Results 1 to 7 of 7

Math Help - Area between two curves

  1. #1
    Newbie
    Joined
    Apr 2008
    Posts
    12

    Area between two curves

    Find the area of the regions by the lines and curves given below.

    y= 8cos(x) and y = sec^2(x) between  \frac{-\pi}{3} \leq  x \leq  \frac{\pi}{3}
    Last edited by casemeister; May 17th 2008 at 09:43 PM. Reason: \pi does not = pi
    Follow Math Help Forum on Facebook and Google+

  2. #2
    o_O
    o_O is offline
    Primero Espada
    o_O's Avatar
    Joined
    Mar 2008
    From
    Canada
    Posts
    1,407
    First notice that the curves both intersect at -\frac{\pi}{3} and \frac{\pi}{3} which will be our limits of the integrand. Now, if you sketch it out, you'll see that \cos x > \sec^{2} x over the interval \left(-\frac{\pi}{3}, \frac{\pi}{3}\right).

    So the area bounded is given by: \int_{-\frac{\pi}{3}}^{\frac{\pi}{3}} \left( 8\cos x - \sec^{2} x \right) dx

    Should be simple to integrate.
    Follow Math Help Forum on Facebook and Google+

  3. #3
    Behold, the power of SARDINES!
    TheEmptySet's Avatar
    Joined
    Feb 2008
    From
    Yuma, AZ, USA
    Posts
    3,764
    Thanks
    78
    Quote Originally Posted by casemeister View Post
    Find the area of the regions by the lines and curves given below.

    y= 8cos(x) and y = sec^2(x) between  \frac{-\pi}{3} \leq x \leq \frac{\pi}{3}
    Here is a graph

    Area between two curves-capture.jpg

    \int_{-\frac{\pi}{3}}^{\frac{\pi}{3}}(8\cos(x)-\sec^{2}(x))dx=8\sin(x)-\tan(x)\bigg|_{-\frac{\pi}{3}}^{\frac{\pi}{3}}=6\sqrt{3}
    Follow Math Help Forum on Facebook and Google+

  4. #4
    Newbie
    Joined
    Apr 2008
    Posts
    12
    See, thats what I need some help on, integrating it. Im guessing you use Substitution, but i've tried that and i dont get anywhere, i just keep substituting multiple times.
    Follow Math Help Forum on Facebook and Google+

  5. #5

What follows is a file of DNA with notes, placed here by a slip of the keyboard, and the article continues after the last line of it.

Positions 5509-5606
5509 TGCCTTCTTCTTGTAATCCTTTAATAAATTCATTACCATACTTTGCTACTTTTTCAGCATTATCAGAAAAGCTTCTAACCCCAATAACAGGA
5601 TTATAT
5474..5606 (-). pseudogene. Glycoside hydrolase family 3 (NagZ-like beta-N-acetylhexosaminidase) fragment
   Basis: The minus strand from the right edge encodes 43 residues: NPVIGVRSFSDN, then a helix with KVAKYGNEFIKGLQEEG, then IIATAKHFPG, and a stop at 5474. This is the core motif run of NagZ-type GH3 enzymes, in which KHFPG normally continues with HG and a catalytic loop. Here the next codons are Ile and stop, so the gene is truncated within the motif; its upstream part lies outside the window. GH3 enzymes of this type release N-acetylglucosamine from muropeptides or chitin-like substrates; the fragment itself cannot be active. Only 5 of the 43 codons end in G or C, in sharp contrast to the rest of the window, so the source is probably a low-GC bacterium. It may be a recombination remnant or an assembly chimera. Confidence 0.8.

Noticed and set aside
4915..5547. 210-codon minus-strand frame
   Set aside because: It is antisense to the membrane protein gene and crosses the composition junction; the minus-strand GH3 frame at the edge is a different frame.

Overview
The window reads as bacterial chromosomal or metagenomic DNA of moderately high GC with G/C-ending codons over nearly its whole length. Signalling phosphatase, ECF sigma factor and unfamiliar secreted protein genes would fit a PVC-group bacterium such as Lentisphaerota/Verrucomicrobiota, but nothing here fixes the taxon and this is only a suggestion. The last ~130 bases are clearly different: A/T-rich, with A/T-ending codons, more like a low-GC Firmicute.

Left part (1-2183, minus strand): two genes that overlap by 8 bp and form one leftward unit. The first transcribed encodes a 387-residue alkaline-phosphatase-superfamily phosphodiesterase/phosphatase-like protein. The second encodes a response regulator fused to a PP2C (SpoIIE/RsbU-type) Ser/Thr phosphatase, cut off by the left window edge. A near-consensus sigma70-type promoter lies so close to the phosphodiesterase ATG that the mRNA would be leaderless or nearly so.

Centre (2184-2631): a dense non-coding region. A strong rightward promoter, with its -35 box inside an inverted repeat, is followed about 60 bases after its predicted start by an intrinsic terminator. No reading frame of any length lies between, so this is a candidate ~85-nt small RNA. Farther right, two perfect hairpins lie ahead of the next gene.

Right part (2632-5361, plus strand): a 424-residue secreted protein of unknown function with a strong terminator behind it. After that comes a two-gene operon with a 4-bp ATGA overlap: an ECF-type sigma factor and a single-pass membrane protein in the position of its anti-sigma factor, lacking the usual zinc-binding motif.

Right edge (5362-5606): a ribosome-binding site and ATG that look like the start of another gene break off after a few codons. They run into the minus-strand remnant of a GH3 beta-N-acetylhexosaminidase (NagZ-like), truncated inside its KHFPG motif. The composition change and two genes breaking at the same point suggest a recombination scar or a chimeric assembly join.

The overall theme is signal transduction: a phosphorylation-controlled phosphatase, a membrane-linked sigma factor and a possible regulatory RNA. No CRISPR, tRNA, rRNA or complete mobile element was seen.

o_O
    o_O is offline
    Primero Espada
    o_O's Avatar
    Joined
    Mar 2008
    From
    Canada
    Posts
    1,407
    \int_{-\frac{\pi}{3}}^{\frac{\pi}{3}} \left( 8\cos x - \sec^{2} x \right)dx = \int_{-\frac{\pi}{3}}^{\frac{\pi}{3}} 8\cos x dx - \int_{-\frac{\pi}{3}}^{\frac{\pi}{3}} \sec^{2} x dx

    You should know that: \int \cos x dx = \sin x + C
    And: \int sec^{2} x dx = \tan x + C
    Follow Math Help Forum on Facebook and Google+

  6. #6
    MHF Contributor Mathstud28's Avatar
    Joined
    Mar 2008
    From
    Pennsylvania
    Posts
    3,641
    Quote Originally Posted by casemeister View Post
    See, thats what I need some help on, integrating it. Im guessing you use Substitution, but i've tried that and i dont get anywhere, i just keep substituting multiple times.
    \int{8\cos(x)-sec^{2}(x)dx}

    seperating we get \int{8\cos(x)dx}-\int{\sec^2(x)dx}

    Note that \frac{D[\tan(x)]}{dx}=\sec^2(x)

    So \int{8\cos(x)dx}-\int{\sec^2(x)dx}=8\sin(x)-\tan(x)+C
    Follow Math Help Forum on Facebook and Google+

  7. #7
    Newbie
    Joined
    Apr 2008
    Posts
    12
    Doh', I really should have listened to my professor and drill those derivatives into my head...
    Follow Math Help Forum on Facebook and Google+

Similar Math Help Forum Discussions

  1. Area between Curves
    Posted in the Calculus Forum
    Replies: 2
    Last Post: March 15th 2011, 04:24 PM
  2. Area between two curves
    Posted in the Calculus Forum
    Replies: 1
    Last Post: August 11th 2010, 10:52 PM
  3. area between curves.
    Posted in the Calculus Forum
    Replies: 6
    Last Post: January 11th 2010, 12:39 PM
  4. Area Between Two Curves
    Posted in the Calculus Forum
    Replies: 1
    Last Post: March 10th 2009, 04:15 PM
  5. Area between two curves
    Posted in the Calculus Forum
    Replies: 2
    Last Post: January 27th 2009, 05:59 PM

Search Tags


/mathhelpforum @mathhelpforum